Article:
The Battlefield

Josh is hard to miss in the middle of the crowd that is harder to miss. His six foot six inch frame hoists an enormous polychromatic sign high into the air. His list reads like a Who’s Who of diseases — diseases that result from exposure to glyphosate, the active ingredient in Round Up, a common household weed-killer produced by Monsanto. Josh found out about the rally on Liberty News online and hopes for an eventual ban on pesticides and GMO’s.

Josh and thousands* of others from the Pacific Northwest descended upon Halladay Park in Portland, Ore. on May 25 as part of a coordinated and global March Against Monsanto, the Missouri-based biotech and pesticide-producing agribusiness-giant who brought to market the defoliant known as Agent Orange and the insecticide, DDT. It is now under public scrutiny for, among other things, introducing genetically modified organisms (GMO’s) into the global food supply.

Golaith and His Investors

Hugh Grant, CEO of Monsanto. Shared from

Monsanto is the largest biotech kid on the block and sells itself as the global leader in food production and agricultural technology to feed an ever-increasing global population

In an interview with Bloomberg writer, Jack Kaskey, Hugh Grant, CEO of Monsanto, accuses “opponents who want to block genetically modified foods” of elitism. Eliminating genetically modified foods, Hughes believes, will eliminate more affordable food choices for people who can’t afford to buy organic produce.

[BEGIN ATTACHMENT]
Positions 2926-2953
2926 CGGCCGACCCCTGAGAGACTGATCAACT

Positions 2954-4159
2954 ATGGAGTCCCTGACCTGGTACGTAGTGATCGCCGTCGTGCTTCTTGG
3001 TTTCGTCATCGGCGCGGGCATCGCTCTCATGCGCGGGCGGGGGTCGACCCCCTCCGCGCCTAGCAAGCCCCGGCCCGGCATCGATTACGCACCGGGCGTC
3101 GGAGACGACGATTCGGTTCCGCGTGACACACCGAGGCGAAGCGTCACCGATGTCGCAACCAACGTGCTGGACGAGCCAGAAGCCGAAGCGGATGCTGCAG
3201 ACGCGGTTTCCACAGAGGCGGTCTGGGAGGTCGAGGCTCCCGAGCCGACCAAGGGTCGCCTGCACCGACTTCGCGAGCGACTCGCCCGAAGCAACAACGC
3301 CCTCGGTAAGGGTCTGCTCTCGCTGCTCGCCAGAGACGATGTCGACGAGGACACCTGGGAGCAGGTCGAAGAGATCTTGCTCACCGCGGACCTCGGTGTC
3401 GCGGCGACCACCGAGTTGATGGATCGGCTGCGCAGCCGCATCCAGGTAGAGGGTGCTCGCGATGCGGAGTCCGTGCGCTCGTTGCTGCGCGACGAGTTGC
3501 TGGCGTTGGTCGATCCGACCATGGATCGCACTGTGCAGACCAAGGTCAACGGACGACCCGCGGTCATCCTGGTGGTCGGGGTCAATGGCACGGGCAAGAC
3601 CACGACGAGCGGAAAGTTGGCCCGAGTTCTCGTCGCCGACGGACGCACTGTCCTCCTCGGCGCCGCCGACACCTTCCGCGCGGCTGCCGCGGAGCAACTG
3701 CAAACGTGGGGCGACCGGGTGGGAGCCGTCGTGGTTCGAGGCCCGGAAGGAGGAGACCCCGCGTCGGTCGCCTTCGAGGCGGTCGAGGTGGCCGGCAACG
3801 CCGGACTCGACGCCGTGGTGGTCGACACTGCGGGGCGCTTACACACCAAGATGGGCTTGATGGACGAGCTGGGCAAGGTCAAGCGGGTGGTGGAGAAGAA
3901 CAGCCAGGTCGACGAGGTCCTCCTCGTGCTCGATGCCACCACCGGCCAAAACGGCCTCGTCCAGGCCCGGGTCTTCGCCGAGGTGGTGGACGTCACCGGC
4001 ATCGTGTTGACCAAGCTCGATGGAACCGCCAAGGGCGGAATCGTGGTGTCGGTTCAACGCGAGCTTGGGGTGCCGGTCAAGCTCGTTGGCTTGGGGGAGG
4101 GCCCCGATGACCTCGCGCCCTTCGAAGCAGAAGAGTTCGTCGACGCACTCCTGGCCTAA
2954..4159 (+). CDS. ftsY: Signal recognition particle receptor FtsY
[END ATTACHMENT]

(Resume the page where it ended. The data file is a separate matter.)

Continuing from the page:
Critics accuse the company of, with the passage of Section 735 of this year’s Consolidated and Further Continuing Appropriations Act, subverting the democratic process; controlling mainstream media; and putting profits over long-term global food security by decreasing biodiversity.

Grant presented a strategic analysis of Monsanto at this year’s annual Sanford C. Bernstein investor’s conference in New York City, New York on May 29. According to slide #14 Business Growth is one of the key indicators of the company’s financial performance: “Global business portfolio drives gross profit expansion, with continuation of business momentum, expansion of U.S. base and international acceleration.”

That is business-speak for selling more expensive seed brands to farmers, extending biotech engineering into new crops, and planting more land both in America and abroad with GMO seeds.